The Rule of St. Benedict: Chapter 4 Pt. 3
In much of the Bible, the Judgment of God is a great hope to be invoked by the people of God. It is invoked, at its worst, as a punishment of enemies or as a means of control. In its best form, the hope is in a Reality that frees us from the need to be judge, a posture that, when we assume it, reflects back upon us and a condition that profoundly clouds our vision (Matt. 7:1-5). When God is Judge, I don't need to be. I can accept what is as it is.
How often do my thoughts and my words seek to manipulate what is? How often do I avoid the uncomfortable, formative moment?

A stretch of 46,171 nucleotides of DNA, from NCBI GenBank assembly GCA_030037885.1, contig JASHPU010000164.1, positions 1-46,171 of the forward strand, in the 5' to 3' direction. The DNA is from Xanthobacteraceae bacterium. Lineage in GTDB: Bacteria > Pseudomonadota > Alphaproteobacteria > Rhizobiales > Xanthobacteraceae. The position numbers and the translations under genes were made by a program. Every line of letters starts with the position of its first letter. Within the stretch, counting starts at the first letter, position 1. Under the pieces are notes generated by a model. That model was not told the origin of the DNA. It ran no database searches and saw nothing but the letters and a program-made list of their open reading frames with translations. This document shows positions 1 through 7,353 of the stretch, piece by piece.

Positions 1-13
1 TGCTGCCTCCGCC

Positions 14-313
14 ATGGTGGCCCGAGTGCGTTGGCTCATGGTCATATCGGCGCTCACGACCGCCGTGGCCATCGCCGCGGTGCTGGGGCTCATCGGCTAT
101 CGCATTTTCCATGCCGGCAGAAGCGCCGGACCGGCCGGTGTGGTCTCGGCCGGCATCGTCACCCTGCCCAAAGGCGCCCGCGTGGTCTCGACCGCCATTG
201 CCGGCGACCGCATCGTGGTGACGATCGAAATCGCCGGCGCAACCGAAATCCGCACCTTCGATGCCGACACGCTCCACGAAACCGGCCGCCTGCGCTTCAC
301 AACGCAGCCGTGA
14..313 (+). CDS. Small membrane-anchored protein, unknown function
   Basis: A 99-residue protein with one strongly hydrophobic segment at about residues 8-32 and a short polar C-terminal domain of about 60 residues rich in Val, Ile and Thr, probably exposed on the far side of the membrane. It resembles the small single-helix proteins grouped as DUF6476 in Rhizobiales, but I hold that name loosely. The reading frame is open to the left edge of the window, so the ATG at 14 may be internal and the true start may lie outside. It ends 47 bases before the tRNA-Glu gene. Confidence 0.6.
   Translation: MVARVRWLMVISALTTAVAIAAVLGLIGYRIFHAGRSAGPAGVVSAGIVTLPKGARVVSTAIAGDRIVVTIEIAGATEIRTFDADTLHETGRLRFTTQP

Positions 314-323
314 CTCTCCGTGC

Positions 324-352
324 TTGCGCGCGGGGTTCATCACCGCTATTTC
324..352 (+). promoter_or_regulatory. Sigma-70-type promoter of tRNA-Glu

One poignant image from this passage is in number 50, "When evil thoughts come into one's heart, to dash them against Christ immediately," or, as another translation puts it, "to cast them down at the feet of Christ." This metaphor plays out often in my experience. I find myself, daily, falling prey to habits of thought and emotion that are at home in my small egoic mind instead of in God's large, unitive mind. I become the judge: impatient, overwhelmed, contemptuous, defensive, and, at the core, lonely. When I am given the grace to recognize this in myself, if I turn the attention of my heart to the Master, I find Christ to be as close as my breath: patient, at peace, kind, generous, and hospitable. At this point I find on my lips the request, "O God, make speed to save me. O Lord, make haste to help me," and Christ comes to me in that moment as liberator, as savior, as the judicious and longed-for judge.